” Further studies are needed in which patients are instructed to watch the fish.”

I previously noted a brief reference in a book on high rise life to the role of aquaria in fighting loneliness. There is a fair amount written about the calming effects of contemplating aquaria. This paper attempts to study the phenomenon empirically in a (very) particular patient group. It is also an example of an abstract selling a result in the way the paper doesn’t support… “trend towards significance” indeed!

Anthrozoös Vol. 16 , Iss. 3,2003

Abstract:

This study investigates the effect of an aquarium on pre-treatment anxiety, fear. frustration, and depression in electroconvulsive therapy (ECT) patients. Forty-two patients consecutively referred for ECT were rotated between rooms with and without aquariums. Self report measures of depression, anxiety, fear, and frustration were obtained, along with heart rate and blood pressure measurements. Preliminary mixed-model, repeated measures analysis of variance (ANOVA) revealed no significant differences between the aquarium and control conditions on any of the dependent measures. A trend toward significance was found for self reported anxiety (p=0.08) and further data were collected. Subsequent mixed model, repeated measures ANOVA confirmed the trend toward differences (p=0.08) in anxiety between the aquarium and control conditions. Factoring out demographic factors, the average patient experienced 12% less anxiety in the presence of an aquarium.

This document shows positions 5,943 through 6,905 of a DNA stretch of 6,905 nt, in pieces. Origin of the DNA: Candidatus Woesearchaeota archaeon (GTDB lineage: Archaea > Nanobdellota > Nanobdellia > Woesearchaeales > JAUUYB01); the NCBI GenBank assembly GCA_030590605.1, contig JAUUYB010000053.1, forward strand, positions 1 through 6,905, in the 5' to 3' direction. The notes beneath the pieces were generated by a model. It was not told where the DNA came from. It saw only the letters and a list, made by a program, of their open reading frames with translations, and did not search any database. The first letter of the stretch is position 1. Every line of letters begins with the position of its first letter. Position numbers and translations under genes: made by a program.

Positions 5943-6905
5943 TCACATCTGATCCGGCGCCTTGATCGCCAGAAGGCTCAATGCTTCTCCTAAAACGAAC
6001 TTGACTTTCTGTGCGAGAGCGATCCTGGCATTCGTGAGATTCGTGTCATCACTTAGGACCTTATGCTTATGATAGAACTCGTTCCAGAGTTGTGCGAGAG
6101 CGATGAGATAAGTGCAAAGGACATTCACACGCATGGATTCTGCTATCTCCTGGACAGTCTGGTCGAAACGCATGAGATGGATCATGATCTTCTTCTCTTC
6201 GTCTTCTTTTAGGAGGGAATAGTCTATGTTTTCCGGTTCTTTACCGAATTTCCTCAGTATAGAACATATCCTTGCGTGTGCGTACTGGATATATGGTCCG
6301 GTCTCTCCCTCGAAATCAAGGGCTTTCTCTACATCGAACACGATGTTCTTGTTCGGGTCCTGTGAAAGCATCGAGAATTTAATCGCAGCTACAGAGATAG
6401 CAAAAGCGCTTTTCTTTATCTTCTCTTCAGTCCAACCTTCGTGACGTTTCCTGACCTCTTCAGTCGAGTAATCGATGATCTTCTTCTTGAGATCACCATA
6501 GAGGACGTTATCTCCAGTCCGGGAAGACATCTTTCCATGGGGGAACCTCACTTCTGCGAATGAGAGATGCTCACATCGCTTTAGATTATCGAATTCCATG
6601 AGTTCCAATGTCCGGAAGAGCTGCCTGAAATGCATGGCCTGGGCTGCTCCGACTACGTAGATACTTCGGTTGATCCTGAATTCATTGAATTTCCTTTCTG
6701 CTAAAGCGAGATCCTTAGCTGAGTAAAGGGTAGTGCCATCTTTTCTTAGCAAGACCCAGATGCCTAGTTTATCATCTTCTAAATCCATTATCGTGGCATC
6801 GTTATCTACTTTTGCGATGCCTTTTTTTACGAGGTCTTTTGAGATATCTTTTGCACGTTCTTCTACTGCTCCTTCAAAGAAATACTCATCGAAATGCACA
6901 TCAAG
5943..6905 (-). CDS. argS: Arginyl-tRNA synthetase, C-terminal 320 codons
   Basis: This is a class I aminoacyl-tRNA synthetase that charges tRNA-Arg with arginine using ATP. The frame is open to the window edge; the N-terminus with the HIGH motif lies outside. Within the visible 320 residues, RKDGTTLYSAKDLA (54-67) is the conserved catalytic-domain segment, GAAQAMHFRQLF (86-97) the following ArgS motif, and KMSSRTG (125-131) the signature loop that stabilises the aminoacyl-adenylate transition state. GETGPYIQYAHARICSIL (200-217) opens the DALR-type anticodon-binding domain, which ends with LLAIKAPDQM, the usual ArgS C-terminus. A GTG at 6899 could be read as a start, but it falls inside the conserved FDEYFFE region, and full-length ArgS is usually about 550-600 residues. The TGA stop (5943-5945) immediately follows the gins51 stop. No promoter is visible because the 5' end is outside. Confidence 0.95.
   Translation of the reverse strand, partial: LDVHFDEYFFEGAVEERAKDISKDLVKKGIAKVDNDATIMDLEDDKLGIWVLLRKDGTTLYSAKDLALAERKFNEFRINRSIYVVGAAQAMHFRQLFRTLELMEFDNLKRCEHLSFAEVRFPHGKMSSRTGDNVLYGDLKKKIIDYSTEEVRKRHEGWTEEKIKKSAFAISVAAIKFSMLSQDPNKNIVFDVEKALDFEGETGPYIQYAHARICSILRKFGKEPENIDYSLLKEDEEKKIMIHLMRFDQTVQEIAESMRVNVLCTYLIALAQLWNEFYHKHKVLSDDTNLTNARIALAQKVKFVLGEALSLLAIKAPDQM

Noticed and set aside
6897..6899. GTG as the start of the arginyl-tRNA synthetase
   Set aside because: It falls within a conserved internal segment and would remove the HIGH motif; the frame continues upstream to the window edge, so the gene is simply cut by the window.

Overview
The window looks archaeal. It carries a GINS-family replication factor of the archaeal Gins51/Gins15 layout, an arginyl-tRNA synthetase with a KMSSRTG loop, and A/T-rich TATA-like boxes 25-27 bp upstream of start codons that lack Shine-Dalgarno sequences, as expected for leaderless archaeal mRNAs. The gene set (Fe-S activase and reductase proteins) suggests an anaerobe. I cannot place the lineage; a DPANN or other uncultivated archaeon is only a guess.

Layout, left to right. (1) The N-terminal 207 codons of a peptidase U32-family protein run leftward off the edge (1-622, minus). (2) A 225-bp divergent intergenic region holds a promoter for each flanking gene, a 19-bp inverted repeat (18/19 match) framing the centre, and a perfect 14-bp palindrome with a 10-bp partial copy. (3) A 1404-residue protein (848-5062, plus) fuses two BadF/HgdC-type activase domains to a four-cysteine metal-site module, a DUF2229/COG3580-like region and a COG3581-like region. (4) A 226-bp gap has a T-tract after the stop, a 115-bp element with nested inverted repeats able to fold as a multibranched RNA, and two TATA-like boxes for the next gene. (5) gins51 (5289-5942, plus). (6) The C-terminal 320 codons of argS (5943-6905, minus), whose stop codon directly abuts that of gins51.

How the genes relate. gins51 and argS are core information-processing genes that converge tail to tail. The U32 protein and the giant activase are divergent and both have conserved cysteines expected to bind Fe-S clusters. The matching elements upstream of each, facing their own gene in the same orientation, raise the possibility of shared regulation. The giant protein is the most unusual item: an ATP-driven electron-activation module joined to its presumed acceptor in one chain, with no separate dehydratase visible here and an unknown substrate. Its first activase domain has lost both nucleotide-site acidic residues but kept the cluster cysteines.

The authors describe how ECT is an effective, evidence-based psychiatric treatment, but that pre-treatment anxiety is an issue. Prior interventions have not been found significantly effective:

Educational interventions have been primarily developed to address this fear and anxiety; however, conflicting results have been reported regarding their effectiveness. One study focused on the effect of emotional support, provided by a psychiatric nurse in an educational context, on the anxiety levels of 32 ECT patients (Cohen 1970). The results revealed no significant difference in anxiety levels between patients receiving the intervention and those who did not. Another study involving 37 veteran psychiatric patients reported that while knowledge and behavioral intent showed positive changes following an educational ECT video, there was no reduction in fear (Battersby, Ben-Tovim and Eden 1993). Contrary results were reported using a continuous quality improvement model in which an educational video and written information were found to reduce anxiety. These findings are based on follow-up telephone interviews from15 patients (Harrison and Kaarsemaker 2000).